In the time of the judges, the neighboring pagan peoples
were constant enemies of the Israelites. There were occasions though when
several pagans from these people accepted faith in the true God, and then the
Israelites considered them as their fellow-tribesmen. Such a person was the
Moabite Ruth. This is her story.
In Bethlehem, Judah, lived a man, whose name was Elimelech, with his wife
Naomi. They had two sons, Mahlon and Chilian. During the famine Elimelech was
obliged to move with his family to the land of Moab. There Elimelech soon died. His sons married the Moabites
Orpah and Ruth, and after living with them not more than ten years, they both
died. The widow Naomi remained with her daughters-in-law.
When Naomi heard that the Lord had sent a rich
harvest to the Israelite land, she decided to return to her homeland. She and
both her daughters-in-law went.
On the way Naomi began to urge them to return
home, saying to them, "Go, return each of you to your motherís house. May
the Lord grant you mercy for the way you dealt with the dead and with me,"
and she kissed them. The daughters-in-law sobbed and cried and did not want to
leave her, but one of them, Orpah, with tears, obeyed Naomi and returned home.
But Ruth said, "Whither thou goest, I will
go, and where thou lodgest, I will lodge; thy people shall be my people and thy
God my God. Where thou diest, will I die and there will I be buried."
Naomi and Ruth, coming to the land of the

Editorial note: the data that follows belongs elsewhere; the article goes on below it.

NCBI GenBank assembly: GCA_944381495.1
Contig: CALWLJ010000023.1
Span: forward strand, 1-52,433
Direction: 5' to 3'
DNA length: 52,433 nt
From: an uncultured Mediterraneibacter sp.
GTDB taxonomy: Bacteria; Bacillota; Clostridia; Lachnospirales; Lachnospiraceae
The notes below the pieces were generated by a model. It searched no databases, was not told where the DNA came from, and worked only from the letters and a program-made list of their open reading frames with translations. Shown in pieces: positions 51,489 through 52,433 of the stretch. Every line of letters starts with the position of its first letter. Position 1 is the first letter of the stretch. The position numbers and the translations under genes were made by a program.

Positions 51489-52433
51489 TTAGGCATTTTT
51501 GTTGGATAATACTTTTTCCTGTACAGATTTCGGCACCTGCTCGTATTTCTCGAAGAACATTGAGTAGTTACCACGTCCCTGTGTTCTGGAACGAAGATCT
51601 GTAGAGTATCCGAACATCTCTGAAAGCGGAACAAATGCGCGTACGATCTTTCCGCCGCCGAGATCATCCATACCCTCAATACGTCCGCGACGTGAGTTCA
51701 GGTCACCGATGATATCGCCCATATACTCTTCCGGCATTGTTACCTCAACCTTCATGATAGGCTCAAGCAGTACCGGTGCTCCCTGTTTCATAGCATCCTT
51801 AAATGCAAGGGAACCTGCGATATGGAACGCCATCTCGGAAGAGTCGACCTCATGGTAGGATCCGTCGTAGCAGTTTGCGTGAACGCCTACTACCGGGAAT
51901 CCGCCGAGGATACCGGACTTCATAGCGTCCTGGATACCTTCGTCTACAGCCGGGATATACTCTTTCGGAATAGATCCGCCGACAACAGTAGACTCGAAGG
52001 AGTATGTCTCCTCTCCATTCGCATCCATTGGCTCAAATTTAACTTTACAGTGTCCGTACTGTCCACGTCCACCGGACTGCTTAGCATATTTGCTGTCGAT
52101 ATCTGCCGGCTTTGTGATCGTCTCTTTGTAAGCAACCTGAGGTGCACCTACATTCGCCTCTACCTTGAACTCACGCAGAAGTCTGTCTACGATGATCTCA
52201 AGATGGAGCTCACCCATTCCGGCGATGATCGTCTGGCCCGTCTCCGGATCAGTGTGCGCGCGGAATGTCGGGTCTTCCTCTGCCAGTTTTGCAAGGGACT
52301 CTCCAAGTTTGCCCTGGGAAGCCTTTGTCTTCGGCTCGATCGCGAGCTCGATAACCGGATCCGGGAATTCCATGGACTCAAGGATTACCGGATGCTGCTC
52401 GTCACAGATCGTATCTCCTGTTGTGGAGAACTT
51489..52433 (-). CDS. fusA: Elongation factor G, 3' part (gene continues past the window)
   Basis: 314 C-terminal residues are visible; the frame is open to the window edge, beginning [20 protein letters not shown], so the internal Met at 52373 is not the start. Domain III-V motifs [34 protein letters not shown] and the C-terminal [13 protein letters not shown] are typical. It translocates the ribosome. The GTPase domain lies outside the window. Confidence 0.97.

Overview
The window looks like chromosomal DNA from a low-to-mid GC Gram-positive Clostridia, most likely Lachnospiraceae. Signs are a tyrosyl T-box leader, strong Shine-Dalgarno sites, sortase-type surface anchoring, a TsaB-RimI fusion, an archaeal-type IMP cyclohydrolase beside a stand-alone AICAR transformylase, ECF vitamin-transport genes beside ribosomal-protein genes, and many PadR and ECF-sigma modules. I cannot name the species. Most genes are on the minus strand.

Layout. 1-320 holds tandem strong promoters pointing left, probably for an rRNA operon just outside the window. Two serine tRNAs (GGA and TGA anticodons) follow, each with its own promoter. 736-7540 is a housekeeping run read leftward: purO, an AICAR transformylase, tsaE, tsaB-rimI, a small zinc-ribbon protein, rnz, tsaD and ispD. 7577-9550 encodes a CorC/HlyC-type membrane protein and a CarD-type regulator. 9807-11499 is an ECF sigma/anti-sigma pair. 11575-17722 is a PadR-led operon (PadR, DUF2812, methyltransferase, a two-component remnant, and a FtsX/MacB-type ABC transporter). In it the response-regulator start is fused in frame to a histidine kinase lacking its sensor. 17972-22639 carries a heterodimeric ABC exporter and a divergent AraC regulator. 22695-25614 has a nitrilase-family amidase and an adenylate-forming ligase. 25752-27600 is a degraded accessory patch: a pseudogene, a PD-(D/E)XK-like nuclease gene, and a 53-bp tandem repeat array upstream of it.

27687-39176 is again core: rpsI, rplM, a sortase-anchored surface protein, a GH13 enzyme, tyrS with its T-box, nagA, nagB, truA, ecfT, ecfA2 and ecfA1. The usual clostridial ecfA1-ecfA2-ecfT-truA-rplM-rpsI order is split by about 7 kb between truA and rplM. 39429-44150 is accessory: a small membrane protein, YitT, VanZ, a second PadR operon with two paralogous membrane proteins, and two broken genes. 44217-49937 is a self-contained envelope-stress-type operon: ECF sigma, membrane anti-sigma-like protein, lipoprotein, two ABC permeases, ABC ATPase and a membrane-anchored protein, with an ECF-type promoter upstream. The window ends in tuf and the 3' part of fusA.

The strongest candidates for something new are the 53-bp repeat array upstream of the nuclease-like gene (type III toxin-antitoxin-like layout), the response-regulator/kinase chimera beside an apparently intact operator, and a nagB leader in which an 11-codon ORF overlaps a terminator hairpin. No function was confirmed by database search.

Israelites, settled in the town of Bethlehem and lived on the wheat which Ruth
picked up from the harvested fields. This was enough for sustenance, since it
is written in the Law of God, "And when ye reap the harvest of your
land, thou shalt not wholly reap the corners of thy field, neither shalt thou
gather the gleanings of thy harvest; thou shalt leave them for the poor and the
stranger" (Lev. 19:9-10).
The Lord God rewarded Ruth for her attachment and
respectfulness towards her mother-in-law. The Israelites had a law: if one of
them died, not leaving children, then the nearest relative had to marry the
widow of the person who died, and the children from this marriage were
considered the dead manís children. This law was called the Levinite Law.
At this time in Bethlehem there lived a rich man,
Boaz, a relative of Ruthís dead husband. According to Levinite Law, Boaz
married the poor Moabite Ruth. When a son was born to them, Obed, women said to
Naomi, "Blessed be the Lord, Who hath not left thee this day without a
kinsmen, that his name may be famous in Israel." Naomi rejoiced and was
In fact Obedís name was glorified in Israel, for
he was the father of Jesse, the father of King David.
the Book of Ruth.
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